Paying for Confidence: An Experimental Study of the Demand for Non-Instrumental Information

50 Pages Posted: 8 Sep 2009

See all articles by Kfir Eliaz

Kfir Eliaz

Brown University

Andrew Schotter

New York University (NYU) - Department of Economics

Date Written: August 2009

Abstract

This paper presents experimental evidence that when individuals are about to make a given decision under risk, they are willing to pay for information on the likelihood that this decision is ex-post optimal, even if this information will not affect their decision. Our findings suggest that this demand for non-instrumental information is caused by what we refer to as a confidence effect: the desire to increase one's posterior belief by ruling out bad news, even when such news would have no effect on one's decision. We conduct various treatments to show that our subjects' behavior is not likely to be caused by an intrinsic preference for information, failure of backward induction or an attempt to minimize thinking costs.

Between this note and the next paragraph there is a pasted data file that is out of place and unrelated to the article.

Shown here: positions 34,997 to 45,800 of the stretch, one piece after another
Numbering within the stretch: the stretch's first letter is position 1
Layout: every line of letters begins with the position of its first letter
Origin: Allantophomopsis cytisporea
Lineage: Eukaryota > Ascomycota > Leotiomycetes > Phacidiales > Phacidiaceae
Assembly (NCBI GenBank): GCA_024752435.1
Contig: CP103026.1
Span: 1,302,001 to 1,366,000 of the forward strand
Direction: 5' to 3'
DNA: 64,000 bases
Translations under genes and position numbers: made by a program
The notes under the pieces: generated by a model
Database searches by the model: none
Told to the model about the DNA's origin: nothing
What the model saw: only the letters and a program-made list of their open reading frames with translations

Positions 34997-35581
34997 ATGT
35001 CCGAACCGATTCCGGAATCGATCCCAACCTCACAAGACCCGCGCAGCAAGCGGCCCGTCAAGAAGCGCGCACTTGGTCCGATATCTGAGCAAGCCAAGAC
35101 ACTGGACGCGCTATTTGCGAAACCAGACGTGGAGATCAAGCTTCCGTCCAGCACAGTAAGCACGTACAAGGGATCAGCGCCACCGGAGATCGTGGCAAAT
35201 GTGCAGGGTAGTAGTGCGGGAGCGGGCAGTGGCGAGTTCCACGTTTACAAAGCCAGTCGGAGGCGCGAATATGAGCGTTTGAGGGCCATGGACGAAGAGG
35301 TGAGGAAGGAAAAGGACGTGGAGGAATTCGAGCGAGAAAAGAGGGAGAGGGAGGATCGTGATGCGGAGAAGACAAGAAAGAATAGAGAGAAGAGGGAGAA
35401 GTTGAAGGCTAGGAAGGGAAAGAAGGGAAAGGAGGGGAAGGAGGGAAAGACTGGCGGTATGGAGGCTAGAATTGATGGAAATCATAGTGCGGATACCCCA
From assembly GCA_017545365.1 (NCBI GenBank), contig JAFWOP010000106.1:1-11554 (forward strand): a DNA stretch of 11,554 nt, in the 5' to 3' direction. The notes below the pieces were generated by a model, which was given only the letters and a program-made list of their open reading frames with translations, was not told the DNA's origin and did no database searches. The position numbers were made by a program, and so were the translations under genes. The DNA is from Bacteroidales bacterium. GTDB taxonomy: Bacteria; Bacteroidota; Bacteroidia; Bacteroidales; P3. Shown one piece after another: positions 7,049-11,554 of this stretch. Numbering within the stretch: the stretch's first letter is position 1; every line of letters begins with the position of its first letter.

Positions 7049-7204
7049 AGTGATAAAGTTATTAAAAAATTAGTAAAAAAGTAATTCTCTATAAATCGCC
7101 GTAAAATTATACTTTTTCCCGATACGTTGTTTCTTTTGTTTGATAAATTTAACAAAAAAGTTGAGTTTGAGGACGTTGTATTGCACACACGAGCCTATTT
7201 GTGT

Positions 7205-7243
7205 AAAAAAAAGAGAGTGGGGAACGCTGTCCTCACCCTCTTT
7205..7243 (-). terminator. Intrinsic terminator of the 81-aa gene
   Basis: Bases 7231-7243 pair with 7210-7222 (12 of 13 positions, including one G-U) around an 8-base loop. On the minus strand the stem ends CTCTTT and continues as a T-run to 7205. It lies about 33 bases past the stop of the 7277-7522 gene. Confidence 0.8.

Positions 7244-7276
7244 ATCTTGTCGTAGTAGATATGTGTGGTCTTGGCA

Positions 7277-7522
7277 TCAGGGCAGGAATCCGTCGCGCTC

Keywords: Anticipatory feelings, Disjunction effect, Non-instrumental information, Thinking costs

JEL Classification: C91, D03, D81

Suggested Citation

Eliaz, Kfir and Schotter, Andrew, Paying for Confidence: An Experimental Study of the Demand for Non-Instrumental Information (August 2009). CEPR Discussion Paper No. DP7415, Available at SSRN: https://ssrn.com/abstract=1469914

Kfir Eliaz (Contact Author)

Brown University ( email )

Economics Dept.
Box B
Providence, RI 02912
United States
401-863-2112 (Phone)
401-863-1970 (Fax)

HOME PAGE: http://www.econ.brown.edu/fac/Kfir_Eliaz/

Andrew Schotter

New York University (NYU) - Department of Economics ( email )

269 Mercer Street, 7th Floor
New York, NY 10011
United States
212-998-8909 (Phone)
212-995-4186 (Fax)

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